Country report and updates: France

Last revision: 23 Oct 2008
23 Oct 2008

Issues



  • France does not recognise the right to conscientious objection for professional
    soldiers.


Military recruitment


Conscription

In 2001, France ended conscription in peacetime1. This was based on a change of the National Service Law in 19972. However, conscription is in fact only suspended, and can be reintroduced in times of war or an emergency. The relevant articles of the National Service Law have been changed in a way that presently they are suspended for persons born after 31 December 19783. They can easily be reinstated.


Conscription has been replaced by a compulsory one day "rendez-vous citoyen" (national day of preparation for national defence). All young men and women between the ages of 16 and 18 are obliged to participate in this day. On this day, people have civil status and do not have to bear arms or wear a uniform or be subjected to military discipline. Participation in the
"rendez-vous citoyen" is a necessary condition for taking part in final examinations or obtaining a diploma in state universities4.


Professional soldiers

The service of professional soldiers is regulated in the Defence Law (Code de la Defense)5


Conscientious objection


Conscientious objection for conscripts

The right to conscientious objection was legally recognised in 1963. French CO legislation was restrictive and did not comply with international standards on conscientious objection. CO applications could only be made before starting military service and not by serving conscripts, and substitute service lasted twice as long as military service. In 1999, the United Nations Human Rights Committee came to the conclusion that this length of substitute service constituted a violation of article 26 of the International Covenant on Civil and Political Rights6.


Compared to other European countries, the number of COs in France has always remained relatively low. During the 1990s approx. 6,000 CO applications were made per year, which was only 3 per cent of all eligible conscripts.


With the suspension of conscription in 2001, the 1983 Law on Conscientious Objection (Law 83/605) became applicable only to men born before 31 December 1978. Consequently, young men who are born after 1979 have no possibility of claiming the right to conscientious objection.


Conscientious objection for professional soldiers

The right to conscientious objectors is not recognised for professional soldiers.


Draft evasion and desertion


No information on practice is available.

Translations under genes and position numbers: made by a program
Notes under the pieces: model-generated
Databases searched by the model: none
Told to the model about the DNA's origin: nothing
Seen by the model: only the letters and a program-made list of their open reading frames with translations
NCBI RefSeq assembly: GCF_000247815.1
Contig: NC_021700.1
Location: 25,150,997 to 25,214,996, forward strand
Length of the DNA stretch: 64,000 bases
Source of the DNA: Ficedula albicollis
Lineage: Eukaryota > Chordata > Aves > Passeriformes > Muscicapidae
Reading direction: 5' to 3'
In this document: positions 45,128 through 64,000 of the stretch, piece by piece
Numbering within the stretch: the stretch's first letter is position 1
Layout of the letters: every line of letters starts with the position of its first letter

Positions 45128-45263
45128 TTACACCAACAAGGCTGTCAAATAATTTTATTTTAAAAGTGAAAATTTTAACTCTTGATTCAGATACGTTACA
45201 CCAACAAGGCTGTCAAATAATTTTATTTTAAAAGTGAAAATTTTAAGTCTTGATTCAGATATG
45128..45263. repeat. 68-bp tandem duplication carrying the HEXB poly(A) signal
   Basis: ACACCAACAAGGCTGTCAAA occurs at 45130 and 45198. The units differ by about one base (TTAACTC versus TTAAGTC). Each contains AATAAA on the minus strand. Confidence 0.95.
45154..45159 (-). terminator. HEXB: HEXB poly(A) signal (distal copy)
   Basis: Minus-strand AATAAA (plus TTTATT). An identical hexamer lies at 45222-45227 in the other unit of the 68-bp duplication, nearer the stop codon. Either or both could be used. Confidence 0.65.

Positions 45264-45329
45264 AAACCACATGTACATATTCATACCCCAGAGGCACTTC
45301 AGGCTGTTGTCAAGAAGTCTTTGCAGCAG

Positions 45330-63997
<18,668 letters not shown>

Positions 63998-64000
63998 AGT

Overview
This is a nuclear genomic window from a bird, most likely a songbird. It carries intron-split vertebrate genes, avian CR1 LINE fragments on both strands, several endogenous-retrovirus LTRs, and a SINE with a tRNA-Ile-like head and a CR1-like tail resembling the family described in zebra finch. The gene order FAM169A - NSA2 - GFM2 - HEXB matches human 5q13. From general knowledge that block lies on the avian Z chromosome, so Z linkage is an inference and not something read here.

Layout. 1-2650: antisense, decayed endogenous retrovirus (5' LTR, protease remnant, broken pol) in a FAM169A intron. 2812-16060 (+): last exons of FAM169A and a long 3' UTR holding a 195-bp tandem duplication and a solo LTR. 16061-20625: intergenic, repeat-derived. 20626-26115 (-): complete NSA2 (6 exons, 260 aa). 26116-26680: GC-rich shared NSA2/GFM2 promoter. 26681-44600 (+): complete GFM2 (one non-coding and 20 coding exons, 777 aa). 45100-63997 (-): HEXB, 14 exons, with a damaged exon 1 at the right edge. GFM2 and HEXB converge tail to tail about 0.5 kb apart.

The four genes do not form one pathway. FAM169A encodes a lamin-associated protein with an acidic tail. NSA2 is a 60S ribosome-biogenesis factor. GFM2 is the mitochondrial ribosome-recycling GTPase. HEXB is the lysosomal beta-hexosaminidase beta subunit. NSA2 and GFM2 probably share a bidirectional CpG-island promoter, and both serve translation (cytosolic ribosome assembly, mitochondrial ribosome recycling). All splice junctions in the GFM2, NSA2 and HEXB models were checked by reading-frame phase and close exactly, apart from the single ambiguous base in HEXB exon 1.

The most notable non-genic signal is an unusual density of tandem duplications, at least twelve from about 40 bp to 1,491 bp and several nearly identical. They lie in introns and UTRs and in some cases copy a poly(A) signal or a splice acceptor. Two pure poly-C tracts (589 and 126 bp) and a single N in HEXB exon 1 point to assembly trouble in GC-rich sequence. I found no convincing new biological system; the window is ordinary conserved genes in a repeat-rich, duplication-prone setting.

Notes


1France
salutes end of military service, BBC News Service, 29 November 2001,
http://news.bbc.co.uk/1/hi/world/europe/1682777.stm,
accessed 2 May 2008






4The
Right to Conscientious Objection in Europe, Quaker Council for
European Affairs, 2005, http://wri-irg.org/co/rtba/france.htm,
accessed 2 May 2008





6Communication
Nº 666/1995 : France. 09/11/99. CCPR/C/67/D/666/1995.
(Jurisprudence),
http://www.unhchr.ch/tbs/doc.nsf/(Symbol)/0c8f045e5407717e8025686900523…,
accessed 9 October 2008


Recent stories on conscientious objection: France

04 Oct 2019

A new national civic service programme targeting young people was launched in June this year, 20 years after ending conscription for men in the country.

19 Jan 2018

For many years, it looked like obligatory military service was on the way out. But in the last five years, the picture has changed: Norway has extended conscription for women; Sweden has reintroduced conscription for all; Ukraine, Georgia, Lithuania and Kuwait have reintroduced conscription for men after short hiatuses; Qatar and the United Arab Emirates have introduced conscription for the first time. We look at why governments are turning to compulsion in filling their armies, and what this means for pacifist movements.

15 Jan 2009

In this presentation I will give an overview of the right to conscientious objection, its
legal practices and frameworks in the 27 European Union member states. Before I do so, I want to step back a bit and have a brief look at the existing international standards about the right to
conscientious objection, as these standards allow us to put the practices in the EU member states into a perspective.

09 Nov 1999

Distr. RESTRICTED*

CCPR/C/67/D/666/1995

9 November 1999

Original: ENGLISH


HUMAN RIGHTS COMMITTEE

Sixty-seventh session

18 October - 5 November 1999

VIEWS

Submitted by : Frédéric Foin (represented by François Roux, lawyer in
France)

Alleged victim: The author

State party: France

Date of communication: 20 July 1995 (initial submission)

Date of adoption of Views: 9 November 1999